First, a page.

I know how to file a complaint and will learn the Nebraska Rules of Civil Procedure.....but after that? I am without much knowledge to fight the "HIGHEST PAID BEST WHITE COLLAR FRAUD ATTORNEY" in Omaha, that my x has coming after me, to RID me of my alimony after 25 years in an abusive marriage. Thanks for responding, if you can locate any NE Statutes that are absolutely 100% applicable to PROPERTY SETTLEMENT AGREEMENTS (fraud and statute of limitations) in NE, I will be forever grateful!

Thank you for your reply.

The 4 years is based on discovery of actual fraud. It is still 2 years on a property settlement agreement, but fraud, as I said above, stays the statute of limitations and is always a ground to bring up the change as long as it is raised within 4 years of discovery of the fraud. Fraud has to be specifically plead in your action and it has to be described in detail.
Customer: replied 4 years ago.

Cool- I can do that - NO problem! Thank you so much, you have made my DAY, forever and ever!



Thank you for your response.

Furthermore, NE Section 25-207 provides in pertinent part, "The following actions can only be brought within four years: ... (2) an action for taking, detaining or injuring personal property, including actions for the specific recovery of personal property...." Thus, on a personal property settlement action can be brought within 4 years as well. See: Manker v. Manker, 263 Neb. 944, 644 N.W.2d 522 (Neb., 2002). Generally, a period of limitations begins to run upon the violation of a legal right, that is, when the aggrieved party has the right to institute and maintain suit. See: Reinke Mfg. Co. v. Hayes, 256 Neb. 442, 590 N.W.2d 380 (1999).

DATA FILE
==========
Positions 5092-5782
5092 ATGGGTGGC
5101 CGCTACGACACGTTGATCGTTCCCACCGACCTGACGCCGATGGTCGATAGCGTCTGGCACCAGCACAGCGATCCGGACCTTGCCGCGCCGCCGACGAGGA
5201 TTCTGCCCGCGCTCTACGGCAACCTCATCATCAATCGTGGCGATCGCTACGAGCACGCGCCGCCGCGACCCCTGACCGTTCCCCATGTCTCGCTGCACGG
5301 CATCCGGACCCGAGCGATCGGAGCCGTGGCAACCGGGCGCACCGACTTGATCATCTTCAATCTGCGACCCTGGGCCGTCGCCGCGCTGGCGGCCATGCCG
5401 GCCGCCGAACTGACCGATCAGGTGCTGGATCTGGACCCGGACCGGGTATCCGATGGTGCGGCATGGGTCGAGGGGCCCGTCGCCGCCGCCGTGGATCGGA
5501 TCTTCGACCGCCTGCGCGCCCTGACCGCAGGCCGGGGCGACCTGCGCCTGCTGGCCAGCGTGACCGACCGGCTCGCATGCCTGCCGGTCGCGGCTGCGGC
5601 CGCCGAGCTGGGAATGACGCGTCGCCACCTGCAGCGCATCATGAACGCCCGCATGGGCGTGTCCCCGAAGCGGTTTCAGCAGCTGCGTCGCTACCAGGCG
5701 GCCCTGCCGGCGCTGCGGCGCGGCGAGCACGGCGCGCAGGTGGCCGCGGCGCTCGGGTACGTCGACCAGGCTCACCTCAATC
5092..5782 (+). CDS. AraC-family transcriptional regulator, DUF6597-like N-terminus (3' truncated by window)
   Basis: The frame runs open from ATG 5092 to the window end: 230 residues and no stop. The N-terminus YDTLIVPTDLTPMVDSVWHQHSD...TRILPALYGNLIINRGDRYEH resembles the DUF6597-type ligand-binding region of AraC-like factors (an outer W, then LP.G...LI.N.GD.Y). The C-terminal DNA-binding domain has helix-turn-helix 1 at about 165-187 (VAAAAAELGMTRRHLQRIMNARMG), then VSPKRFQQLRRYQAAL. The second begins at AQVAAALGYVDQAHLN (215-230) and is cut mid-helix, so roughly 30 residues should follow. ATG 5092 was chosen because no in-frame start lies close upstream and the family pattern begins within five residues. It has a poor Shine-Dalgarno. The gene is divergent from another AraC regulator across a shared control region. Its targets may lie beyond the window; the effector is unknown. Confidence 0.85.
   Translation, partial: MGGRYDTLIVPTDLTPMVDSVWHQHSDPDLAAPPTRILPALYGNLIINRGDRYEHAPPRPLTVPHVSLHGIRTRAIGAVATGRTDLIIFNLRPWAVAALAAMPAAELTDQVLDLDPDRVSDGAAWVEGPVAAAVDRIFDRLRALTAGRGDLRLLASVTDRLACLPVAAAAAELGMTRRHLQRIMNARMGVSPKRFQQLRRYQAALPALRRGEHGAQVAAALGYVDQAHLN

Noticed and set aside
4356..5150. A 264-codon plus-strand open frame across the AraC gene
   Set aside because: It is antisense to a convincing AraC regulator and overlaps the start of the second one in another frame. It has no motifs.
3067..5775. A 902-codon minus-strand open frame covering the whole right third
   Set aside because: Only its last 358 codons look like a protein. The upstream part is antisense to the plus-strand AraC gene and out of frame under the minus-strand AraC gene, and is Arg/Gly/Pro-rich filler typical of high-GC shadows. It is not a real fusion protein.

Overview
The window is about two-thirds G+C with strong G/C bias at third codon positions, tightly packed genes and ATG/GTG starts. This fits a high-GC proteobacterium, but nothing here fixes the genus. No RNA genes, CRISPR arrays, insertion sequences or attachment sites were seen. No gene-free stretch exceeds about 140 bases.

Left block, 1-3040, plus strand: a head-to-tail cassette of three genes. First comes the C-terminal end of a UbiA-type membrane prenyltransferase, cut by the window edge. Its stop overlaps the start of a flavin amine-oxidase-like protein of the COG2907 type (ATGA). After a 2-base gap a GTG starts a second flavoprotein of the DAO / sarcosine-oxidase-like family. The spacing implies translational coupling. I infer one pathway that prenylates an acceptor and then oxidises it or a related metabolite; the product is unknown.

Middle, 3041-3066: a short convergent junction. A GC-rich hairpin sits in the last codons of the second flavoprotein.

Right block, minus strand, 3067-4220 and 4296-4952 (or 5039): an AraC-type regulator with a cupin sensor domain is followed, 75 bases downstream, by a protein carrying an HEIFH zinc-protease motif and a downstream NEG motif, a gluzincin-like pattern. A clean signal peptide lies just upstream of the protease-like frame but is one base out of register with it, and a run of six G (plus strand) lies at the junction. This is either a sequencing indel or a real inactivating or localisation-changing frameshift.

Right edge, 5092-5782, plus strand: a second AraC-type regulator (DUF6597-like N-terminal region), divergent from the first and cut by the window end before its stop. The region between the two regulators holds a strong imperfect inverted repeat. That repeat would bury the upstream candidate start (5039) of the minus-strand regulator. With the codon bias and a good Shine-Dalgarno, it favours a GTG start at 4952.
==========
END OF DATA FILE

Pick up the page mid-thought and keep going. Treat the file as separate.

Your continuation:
Equity is not a rigid concept, and its principles are not applied in a vacuum. Equity is determined on a case-by-case basis when justice and fairness so require. Equity may be used under appropriate circumstances, and equitable principles may prevent one from asserting a particular defense when it would be unfair or unjust to allow that person to do so. The doctrine of equitable estoppel may be applied to prevent an injustice or a harsh and unfair result. A claim of equitable estoppel rests in equity, and in an appeal of an equity action, an appellate court tries factual questions de novo on the record and reaches a conclusion independent of the trial court. See: Manker quoting, State ex rel. Neb. Health Care Assn. v. Dept. of Health, 255 Neb. 784, 587 N.W.2d 100 (1998).

Thus, it appears under the NE case law you have 4 years to challenge a property settlement as this property settlement deals with your personal share of property from the marital estate and such statute of limitations runs when you discover the fraud.